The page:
Walking into the lunchroom, the morning was still dark and rain threatened the cloudy sky. The windows in the lunchroom look out across a parking lot and Market Street. At the corner of 16th and Market streets, West Virginia Independence Hall looms tall in the almost dawn hour.
With the exception of an occasional street walker gracing the corner, the downtown is usually void of pedestrians at this time of the day. A look across the way showed that a light was on in an upper room of the Independence Hall building. It cast an eerie, yellowish glow as the day was yawning awake.
I paused to look at this magnificent structure, though plainly unadorned, still striking in its beauty. I studied the lines of the building, admiring the huge doors, wondering how many people have stepped across the thresholds.
Back in its heyday, the building served as a mecca for many people involved in court proceedings or simply wanting the use of the post office located there.
I've heard tales of courtroom drama on its upper floors and the life and death outcomes of some of the trials tried within its wall. Harsh punishments and even hangings were carried out there.
So many bits and pieces of our state history lived and died there. If the walls could only talk, I imagine we would gasp at some of the things said behind closed doors or whispered in the expansive hallways.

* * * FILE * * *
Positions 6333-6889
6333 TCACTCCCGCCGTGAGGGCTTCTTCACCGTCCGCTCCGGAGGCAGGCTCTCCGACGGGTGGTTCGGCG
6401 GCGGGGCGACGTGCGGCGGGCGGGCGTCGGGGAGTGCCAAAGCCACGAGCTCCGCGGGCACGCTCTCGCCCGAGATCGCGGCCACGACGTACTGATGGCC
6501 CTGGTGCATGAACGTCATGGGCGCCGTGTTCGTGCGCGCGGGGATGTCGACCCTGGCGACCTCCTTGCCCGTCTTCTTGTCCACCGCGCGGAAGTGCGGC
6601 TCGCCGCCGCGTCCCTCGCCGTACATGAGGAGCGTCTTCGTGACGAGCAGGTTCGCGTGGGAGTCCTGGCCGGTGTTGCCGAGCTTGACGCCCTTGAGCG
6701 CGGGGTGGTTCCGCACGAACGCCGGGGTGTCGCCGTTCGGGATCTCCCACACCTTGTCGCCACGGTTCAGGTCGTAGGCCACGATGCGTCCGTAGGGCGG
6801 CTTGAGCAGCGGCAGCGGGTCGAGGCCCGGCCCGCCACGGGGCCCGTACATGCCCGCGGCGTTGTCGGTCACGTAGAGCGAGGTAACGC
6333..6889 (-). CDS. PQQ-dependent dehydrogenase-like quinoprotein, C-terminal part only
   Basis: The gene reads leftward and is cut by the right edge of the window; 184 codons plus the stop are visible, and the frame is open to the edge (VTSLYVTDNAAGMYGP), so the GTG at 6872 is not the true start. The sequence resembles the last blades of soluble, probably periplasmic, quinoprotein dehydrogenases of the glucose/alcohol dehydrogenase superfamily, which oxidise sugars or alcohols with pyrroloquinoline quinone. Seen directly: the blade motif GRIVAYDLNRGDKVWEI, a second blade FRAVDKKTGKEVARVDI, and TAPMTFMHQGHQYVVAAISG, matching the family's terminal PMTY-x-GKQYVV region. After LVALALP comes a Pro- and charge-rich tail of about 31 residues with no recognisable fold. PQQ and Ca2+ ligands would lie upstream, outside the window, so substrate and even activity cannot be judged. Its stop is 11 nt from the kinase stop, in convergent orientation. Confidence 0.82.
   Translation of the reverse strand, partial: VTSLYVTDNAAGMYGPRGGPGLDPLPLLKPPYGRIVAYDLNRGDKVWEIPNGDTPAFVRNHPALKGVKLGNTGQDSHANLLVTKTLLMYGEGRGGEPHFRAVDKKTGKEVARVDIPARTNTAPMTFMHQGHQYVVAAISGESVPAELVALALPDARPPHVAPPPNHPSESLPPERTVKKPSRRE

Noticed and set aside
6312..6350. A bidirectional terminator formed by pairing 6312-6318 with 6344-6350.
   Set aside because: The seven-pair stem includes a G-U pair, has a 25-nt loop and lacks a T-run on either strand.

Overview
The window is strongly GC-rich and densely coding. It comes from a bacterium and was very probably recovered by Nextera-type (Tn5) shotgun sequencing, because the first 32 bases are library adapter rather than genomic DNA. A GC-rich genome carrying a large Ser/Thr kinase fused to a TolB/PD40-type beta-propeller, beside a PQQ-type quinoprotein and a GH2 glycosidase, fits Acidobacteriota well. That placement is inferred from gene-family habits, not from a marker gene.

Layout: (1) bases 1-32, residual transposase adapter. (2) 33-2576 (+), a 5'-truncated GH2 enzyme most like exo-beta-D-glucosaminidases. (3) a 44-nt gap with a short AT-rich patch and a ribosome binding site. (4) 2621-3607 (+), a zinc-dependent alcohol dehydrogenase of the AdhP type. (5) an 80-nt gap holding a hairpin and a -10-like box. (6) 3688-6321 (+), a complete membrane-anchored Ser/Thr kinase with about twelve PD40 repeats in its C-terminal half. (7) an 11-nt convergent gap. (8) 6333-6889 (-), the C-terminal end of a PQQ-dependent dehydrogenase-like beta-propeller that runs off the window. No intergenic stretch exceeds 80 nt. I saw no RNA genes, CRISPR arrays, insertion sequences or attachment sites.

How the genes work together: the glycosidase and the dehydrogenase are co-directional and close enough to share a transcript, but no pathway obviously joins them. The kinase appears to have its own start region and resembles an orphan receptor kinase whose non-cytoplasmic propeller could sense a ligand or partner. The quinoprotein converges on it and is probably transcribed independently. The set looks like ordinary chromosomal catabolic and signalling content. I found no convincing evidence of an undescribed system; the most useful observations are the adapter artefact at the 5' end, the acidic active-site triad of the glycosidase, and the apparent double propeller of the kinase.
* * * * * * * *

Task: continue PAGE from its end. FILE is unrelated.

As I looked a bit longer at the light in the window, I could not help but consider that tales of ghosts in the building just might hold water. Was there really a woman who walked the halls, searching for her husband who met his fate there?
Did a cleaning worker leave in a hurry after feeling the presence of someone sitting in Gov. Pierpont's office chair on display there now? I've heard both of those stories before and think about them when I see that lone light burning in the window.
I've been inside the building many times for newspaper business and as a casual observer and lover of American history. Each time, I see, hear or touch something I hadn't noticed before, soaking in the memories held tight in its nooks and crannies. Photos from the early years of the building show a forgotten side of Wheeling, bustling with people caught in the tide of the Civil War. Sometimes I think we forget how deep our roots go in the history books that shaped our heritage.
Wheeling was important for so many reasons - industry, manufacturing, trade, pioneers, patriots and so much more.
The people who struggled through the dirt roads, inadequate water and sewerage systems, sickness and violence of war notched our legacy into every structure from that era still standing in the city. I wonder if we have lived up to the expectations and dreams of those who came before us.
Buildings must come down when no longer safe or useful. I just hope we can hold on to the good ones for a long time to come. After all, the ghosts have to live somewhere.
Heather Ziegler can be reached via e-mail at firstname.lastname@example.org.